Public Release: 

Food for thought? Study says soy may not help preserve thinking skills in women

American Academy of Neurology

MINNEAPOLIS - Contrary to earlier reports, a new study suggests that soy protein may not preserve overall thinking abilities in women over the age of 45, but may improve memory related to facial recognition. The study is published in the June 5, 2012, print issue of Neurology®, the medical journal of the American Academy of Neurology.

"Soy is a staple of many traditional Asian diets and has been thought possibly to improve cognition in postmenopausal women," said study author Victor W. Henderson, MD, MS, with Stanford University in Palo Alto, Calif., and a Fellow with the American Academy of Neurology. "Our study found long-term use of soy protein neither improved nor impaired overall cognition."

For the study, 313 healthy postmenopausal women between the ages of 45 and 92 were given 25 grams of soy protein daily, a dose comparable to that of traditional Asian diets, or a milk protein-matched placebo. Participants were also given tests that measured memory and other thinking abilities at the start of the study and 2.5 years later.

The study found that there was no significant change in test scores between the women who took the soy supplements and those who took the milk protein supplements. There was, however, a small improvement in visual memory, or facial recognition, in the soy protein group compared to the milk protein group by about 13 percent.

"Our study provides strong evidence that soy supplements should not be used by postmenopausal women with the main goal of enhancing overall cognitive ability," said Henderson. "On the other hand, a diet high in soy protein does not appear to have any harmful effect on thinking skills, either."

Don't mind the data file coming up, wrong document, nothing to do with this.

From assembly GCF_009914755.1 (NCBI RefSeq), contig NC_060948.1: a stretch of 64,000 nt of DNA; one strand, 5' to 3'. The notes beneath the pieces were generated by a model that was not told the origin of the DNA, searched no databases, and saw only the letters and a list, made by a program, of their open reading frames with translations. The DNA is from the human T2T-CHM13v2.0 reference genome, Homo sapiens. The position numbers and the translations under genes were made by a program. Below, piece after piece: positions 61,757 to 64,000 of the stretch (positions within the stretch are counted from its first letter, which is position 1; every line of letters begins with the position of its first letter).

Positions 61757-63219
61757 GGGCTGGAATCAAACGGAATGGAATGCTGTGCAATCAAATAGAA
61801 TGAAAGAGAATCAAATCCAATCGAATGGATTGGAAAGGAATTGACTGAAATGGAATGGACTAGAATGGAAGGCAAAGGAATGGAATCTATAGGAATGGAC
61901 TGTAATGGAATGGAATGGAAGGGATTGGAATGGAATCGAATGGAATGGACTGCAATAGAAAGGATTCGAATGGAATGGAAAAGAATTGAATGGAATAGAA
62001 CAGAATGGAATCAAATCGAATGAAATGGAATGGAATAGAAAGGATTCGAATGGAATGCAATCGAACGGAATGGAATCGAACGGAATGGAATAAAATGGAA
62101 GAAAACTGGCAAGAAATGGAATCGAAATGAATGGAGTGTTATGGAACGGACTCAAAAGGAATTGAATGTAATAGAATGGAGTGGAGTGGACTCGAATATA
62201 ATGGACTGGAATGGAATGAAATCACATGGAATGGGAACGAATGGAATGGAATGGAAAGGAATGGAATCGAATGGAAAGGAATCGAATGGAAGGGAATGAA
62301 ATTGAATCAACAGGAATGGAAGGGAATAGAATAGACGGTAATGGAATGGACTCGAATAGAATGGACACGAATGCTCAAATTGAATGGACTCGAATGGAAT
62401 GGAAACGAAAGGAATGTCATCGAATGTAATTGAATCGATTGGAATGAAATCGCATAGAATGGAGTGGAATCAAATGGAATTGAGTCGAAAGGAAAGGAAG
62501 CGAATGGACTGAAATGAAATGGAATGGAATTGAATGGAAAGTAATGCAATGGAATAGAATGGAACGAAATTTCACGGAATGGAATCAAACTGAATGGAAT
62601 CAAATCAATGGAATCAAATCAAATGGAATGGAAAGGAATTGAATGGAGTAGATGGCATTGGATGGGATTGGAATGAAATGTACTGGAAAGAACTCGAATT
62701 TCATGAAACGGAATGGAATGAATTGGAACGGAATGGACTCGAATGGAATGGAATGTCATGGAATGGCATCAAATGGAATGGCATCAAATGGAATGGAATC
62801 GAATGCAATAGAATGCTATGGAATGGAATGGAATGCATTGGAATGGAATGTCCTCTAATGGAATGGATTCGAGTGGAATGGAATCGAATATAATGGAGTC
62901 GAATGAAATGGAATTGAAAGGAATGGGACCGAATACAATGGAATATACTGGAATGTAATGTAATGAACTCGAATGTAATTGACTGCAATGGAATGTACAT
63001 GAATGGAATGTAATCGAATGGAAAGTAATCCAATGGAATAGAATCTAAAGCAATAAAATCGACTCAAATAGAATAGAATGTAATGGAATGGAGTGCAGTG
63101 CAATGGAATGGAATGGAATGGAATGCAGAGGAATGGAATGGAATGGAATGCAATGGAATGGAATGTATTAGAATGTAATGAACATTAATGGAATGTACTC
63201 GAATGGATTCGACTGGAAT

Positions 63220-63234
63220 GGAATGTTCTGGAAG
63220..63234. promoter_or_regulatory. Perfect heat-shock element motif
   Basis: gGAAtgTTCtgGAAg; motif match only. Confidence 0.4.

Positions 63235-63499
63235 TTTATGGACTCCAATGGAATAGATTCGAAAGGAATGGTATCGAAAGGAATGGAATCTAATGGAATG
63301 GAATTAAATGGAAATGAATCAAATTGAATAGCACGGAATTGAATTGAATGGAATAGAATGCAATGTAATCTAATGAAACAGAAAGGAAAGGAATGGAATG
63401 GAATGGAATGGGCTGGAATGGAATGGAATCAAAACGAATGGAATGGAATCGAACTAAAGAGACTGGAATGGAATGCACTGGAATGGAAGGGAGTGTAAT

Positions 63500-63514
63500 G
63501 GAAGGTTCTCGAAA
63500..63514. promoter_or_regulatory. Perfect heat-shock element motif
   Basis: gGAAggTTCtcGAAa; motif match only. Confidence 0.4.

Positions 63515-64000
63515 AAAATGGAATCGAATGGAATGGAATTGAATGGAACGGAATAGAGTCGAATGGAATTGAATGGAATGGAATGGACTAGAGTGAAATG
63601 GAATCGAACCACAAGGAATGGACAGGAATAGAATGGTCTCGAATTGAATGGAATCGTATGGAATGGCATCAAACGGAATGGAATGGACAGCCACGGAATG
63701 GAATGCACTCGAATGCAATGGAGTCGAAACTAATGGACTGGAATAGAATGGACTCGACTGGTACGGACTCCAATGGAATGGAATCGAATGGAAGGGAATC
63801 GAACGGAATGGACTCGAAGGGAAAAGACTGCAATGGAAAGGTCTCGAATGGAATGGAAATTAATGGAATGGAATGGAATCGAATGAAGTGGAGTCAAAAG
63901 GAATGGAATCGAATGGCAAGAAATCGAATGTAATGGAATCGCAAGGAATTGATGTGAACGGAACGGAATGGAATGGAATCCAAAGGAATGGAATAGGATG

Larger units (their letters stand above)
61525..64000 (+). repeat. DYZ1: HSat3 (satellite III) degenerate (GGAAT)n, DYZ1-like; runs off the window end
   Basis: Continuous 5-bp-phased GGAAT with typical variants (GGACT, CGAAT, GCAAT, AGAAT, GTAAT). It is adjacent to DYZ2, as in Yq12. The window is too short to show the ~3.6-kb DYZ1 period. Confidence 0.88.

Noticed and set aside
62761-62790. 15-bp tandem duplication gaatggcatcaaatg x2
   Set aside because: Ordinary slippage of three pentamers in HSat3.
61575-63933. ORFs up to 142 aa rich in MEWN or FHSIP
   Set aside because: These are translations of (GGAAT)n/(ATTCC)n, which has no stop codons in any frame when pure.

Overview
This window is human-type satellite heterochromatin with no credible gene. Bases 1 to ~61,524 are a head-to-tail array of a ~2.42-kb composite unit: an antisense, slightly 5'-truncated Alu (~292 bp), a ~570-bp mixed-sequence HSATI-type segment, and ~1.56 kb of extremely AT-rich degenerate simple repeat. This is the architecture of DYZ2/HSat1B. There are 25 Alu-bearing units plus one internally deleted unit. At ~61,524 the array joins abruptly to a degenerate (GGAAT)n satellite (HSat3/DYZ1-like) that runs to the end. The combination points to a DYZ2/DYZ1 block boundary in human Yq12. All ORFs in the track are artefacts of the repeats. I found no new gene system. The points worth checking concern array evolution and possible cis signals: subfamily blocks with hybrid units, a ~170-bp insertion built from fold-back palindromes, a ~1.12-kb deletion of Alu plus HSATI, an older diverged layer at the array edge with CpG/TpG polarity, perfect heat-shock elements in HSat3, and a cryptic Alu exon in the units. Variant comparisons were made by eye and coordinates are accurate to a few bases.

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The study was supported by the National Institutes of Health, the National Center of Complementary and Alternative Medicine, the Office of Dietary Supplements and the Office of Research on Women's Health.

To learn more about cognition, visit http://www.aan.com/patients.

The American Academy of Neurology, an association of more than 25,000 neurologists and neuroscience professionals, is dedicated to promoting the highest quality patient-centered neurologic care. A neurologist is a doctor with specialized training in diagnosing, treating and managing disorders of the brain and nervous system such as Alzheimer's disease, stroke, migraine, multiple sclerosis, brain injury, Parkinson's disease and epilepsy.

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